What follows is the “program” that helped a lot of people to stop biting nails, fingers and hands for good. 

This worked when everything else had failed, and if it worked for a lot of people, it’s at least a good place to start for you guys.

Step 1: Commit

This is the hardest part, even though it sounds so deceptively easy: 

You have to commit to STOP BITING.

And we mean you have to really commit to it. 

Do this however you have to. 

Say it out loud to your partner, parents or friends. 

Write it down and stick it over your desk so you can see it every day. 

Put it on Twitter. Hold it silently in the still part of your soul. 


Your word is your bond, and this is a promise you’re making to yourself. 

Take it as seriously as if you were making a solemn vow to your very best friend. 

No half-measures here–you’re in or you’re out.

Step 2: STOP

We know how annoying it is to have someone say “The only way to stop biting your nails is to stop.” Boy, do I know. 

But even more annoyingly, it’s true.

You have to stop putting your fingers in your mouth, or idly picking at loose skin, or scratching the surfaces, or messing with your cuticles, or whatever your particular habit is. Seriously. 


We’re going to get into ways about how you can do this in a second, but right now we have to talk about something else equally important.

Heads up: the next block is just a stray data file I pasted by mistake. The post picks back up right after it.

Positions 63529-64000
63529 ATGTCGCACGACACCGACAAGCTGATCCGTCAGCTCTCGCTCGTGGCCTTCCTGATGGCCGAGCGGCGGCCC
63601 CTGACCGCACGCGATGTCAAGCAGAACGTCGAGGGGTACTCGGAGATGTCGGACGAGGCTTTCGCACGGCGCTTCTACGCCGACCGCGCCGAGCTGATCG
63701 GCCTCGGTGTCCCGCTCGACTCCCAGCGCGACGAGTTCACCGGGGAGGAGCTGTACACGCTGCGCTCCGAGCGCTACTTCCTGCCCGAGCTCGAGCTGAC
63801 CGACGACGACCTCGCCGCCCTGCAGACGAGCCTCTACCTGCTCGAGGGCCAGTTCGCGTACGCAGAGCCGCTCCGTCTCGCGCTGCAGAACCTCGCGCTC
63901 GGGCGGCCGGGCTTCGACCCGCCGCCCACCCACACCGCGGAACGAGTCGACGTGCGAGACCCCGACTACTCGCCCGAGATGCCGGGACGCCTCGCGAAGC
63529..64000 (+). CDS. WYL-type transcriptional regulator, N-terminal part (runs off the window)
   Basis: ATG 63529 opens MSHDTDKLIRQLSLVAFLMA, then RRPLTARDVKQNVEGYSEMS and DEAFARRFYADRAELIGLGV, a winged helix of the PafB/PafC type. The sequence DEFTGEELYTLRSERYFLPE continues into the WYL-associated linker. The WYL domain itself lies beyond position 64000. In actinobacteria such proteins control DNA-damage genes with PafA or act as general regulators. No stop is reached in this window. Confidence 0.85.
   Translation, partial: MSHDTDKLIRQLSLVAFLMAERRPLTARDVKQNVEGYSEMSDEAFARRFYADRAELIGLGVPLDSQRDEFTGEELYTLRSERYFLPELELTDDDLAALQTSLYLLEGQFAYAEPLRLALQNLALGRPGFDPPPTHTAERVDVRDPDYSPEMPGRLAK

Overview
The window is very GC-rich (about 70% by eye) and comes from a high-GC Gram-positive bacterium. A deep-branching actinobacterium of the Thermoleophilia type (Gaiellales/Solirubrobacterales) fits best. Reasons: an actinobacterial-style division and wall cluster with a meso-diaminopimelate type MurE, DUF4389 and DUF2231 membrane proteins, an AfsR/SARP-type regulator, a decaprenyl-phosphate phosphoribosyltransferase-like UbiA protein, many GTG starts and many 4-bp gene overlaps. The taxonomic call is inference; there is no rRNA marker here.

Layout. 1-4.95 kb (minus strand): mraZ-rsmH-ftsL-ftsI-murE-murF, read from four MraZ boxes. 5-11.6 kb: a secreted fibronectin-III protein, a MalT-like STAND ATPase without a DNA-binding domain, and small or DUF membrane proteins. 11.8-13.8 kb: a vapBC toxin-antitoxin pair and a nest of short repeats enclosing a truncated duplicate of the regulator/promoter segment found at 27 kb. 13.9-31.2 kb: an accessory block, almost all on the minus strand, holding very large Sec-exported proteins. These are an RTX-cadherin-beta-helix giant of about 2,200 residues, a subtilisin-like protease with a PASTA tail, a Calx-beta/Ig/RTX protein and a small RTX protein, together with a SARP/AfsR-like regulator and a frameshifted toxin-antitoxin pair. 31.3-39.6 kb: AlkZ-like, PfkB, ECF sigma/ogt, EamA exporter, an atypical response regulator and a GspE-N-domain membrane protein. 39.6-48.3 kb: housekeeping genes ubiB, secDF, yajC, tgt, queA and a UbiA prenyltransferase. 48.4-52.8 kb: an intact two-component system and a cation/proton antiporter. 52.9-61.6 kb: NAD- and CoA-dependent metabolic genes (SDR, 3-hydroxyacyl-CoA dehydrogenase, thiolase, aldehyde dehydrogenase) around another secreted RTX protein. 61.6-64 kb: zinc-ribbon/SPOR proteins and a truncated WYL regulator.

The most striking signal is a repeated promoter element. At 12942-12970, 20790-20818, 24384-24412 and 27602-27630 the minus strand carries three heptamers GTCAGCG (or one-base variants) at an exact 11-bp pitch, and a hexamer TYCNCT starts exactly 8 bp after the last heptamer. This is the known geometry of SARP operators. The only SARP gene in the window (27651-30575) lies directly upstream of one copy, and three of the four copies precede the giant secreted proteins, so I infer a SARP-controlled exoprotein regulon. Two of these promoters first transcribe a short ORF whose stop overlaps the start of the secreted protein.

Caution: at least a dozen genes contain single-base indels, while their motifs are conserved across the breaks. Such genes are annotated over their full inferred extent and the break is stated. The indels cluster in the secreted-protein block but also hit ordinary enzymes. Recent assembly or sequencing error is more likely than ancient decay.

Step 3: Cultivate Mindfulness

A lot of bad habits happen when we are zoned out–nail polish gets pulled off, dry skin on lips gets picked, and yes, nails get bitten. 

You need to fight against this. 

Be present and aware of what you’re doing all the time, or as much of the time as you can, so that you aren’t unconsciously engaging in nail-biting.

Step 4: Identify Triggers

You may already know what these are; you might bite out of boredom or when you’re not paying attention, when you’re especially stressed, when you’re unhappy, to vent your anxiety, etc. 

If you don’t have these identified, that’s OK! Pay attention and see if you can find a relationship between events or emotional states and how much you want to bite.

In most cases, this will become clear really quickly. Once you know what gets you started wanting to bite, you can more easily head it off at the pass.

Step 5: Start to Fix Underlying Causes

Remember those triggers? 

Yeah, you gotta deal with that, otherwise another bad habit is just gonna replace the one you’re trying to get rid of. 

Whether this is therapy, medication, yoga, meditation, competitive paper airplane folding, whatever–get into it and rout it out.

Step 6: Enlist Help

Because most of the people were The Living Worst for the first six weeks after they stopped biting nails–constantly snapping bands and scolding and generally being twitchy and overly-anxious.

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